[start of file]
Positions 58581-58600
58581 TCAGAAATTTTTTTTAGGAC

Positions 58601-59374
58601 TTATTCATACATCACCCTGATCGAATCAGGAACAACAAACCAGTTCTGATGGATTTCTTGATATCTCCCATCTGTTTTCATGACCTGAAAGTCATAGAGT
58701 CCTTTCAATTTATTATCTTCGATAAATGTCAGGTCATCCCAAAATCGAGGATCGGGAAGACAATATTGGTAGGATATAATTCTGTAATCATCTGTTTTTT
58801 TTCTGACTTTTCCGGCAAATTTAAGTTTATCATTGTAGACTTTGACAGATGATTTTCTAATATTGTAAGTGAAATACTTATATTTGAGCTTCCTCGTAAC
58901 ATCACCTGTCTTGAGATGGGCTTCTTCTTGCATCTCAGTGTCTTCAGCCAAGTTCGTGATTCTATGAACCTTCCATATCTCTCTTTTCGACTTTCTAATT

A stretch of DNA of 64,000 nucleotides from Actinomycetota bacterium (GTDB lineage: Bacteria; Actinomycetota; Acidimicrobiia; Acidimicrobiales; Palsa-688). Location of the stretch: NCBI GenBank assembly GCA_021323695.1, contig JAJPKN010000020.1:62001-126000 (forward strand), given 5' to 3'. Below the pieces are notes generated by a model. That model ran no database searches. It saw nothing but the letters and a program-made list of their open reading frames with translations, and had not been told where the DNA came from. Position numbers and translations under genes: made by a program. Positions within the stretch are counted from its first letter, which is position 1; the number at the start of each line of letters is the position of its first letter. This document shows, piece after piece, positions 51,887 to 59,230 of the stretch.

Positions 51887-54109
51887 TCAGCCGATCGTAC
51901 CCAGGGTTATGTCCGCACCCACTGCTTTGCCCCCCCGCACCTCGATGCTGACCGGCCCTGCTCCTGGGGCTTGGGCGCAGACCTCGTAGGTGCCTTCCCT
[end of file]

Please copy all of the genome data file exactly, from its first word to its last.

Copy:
Positions 58581-58600
58581 TCAGAAATTTTTTTTAGGAC

Positions 58601-59374
58601 TTATTCATACATCACCCTGATCGAATCAGGAACAACAAACCAGTTCTGATGGATTTCTTGATATCTCCCATCTGTTTTCATGACCTGAAAGTCATAGAGT
58701 CCTTTCAATTTATTATCTTCGATAAATGTCAGGTCATCCCAAAATCGAGGATCGGGAAGACAATATTGGTAGGATATAATTCTGTAATCATCTGTTTTTT
58801 TTCTGACTTTTCCGGCAAATTTAAGTTTATCATTGTAGACTTTGACAGATGATTTTCTAATATTGTAAGTGAAATACTTATATTTGAGCTTCCTCGTAAC
58901 ATCACCTGTCTTGAGATGGGCTTCTTCTTGCATCTCAGTGTCTTCAGCCAAGTTCGTGATTCTATGAACCTTCCATATCTCTCTTTTCGACTTTCTAATT

A stretch of DNA of 64,000 nucleotides from Actinomycetota bacterium (GTDB lineage: Bacteria; Actinomycetota; Acidimicrobiia; Acidimicrobiales; Palsa-688). Location of the stretch: NCBI GenBank assembly GCA_021323695.1, contig JAJPKN010000020.1:62001-126000 (forward strand), given 5' to 3'. Below the pieces are notes generated by a model. That model ran no database searches. It saw nothing but the letters and a program-made list of their open reading frames with translations, and had not been told where the DNA came from. Position numbers and translations under genes: made by a program. Positions within the stretch are counted from its first letter, which is position 1; the number at the start of each line of letters is the position of its first letter. This document shows, piece after piece, positions 51,887 to 59,230 of the stretch.

Positions 51887-54109
51887 TCAGCCGATCGTAC
51901 CCAGGGTTATGTCCGCACCCACTGCTTTGCCCCCCCGCACCTCGATGCTGACCGGCCCTGCTCCTGGGGCTTGGGCGCAGACCTCGTAGGTGCCTTCCCT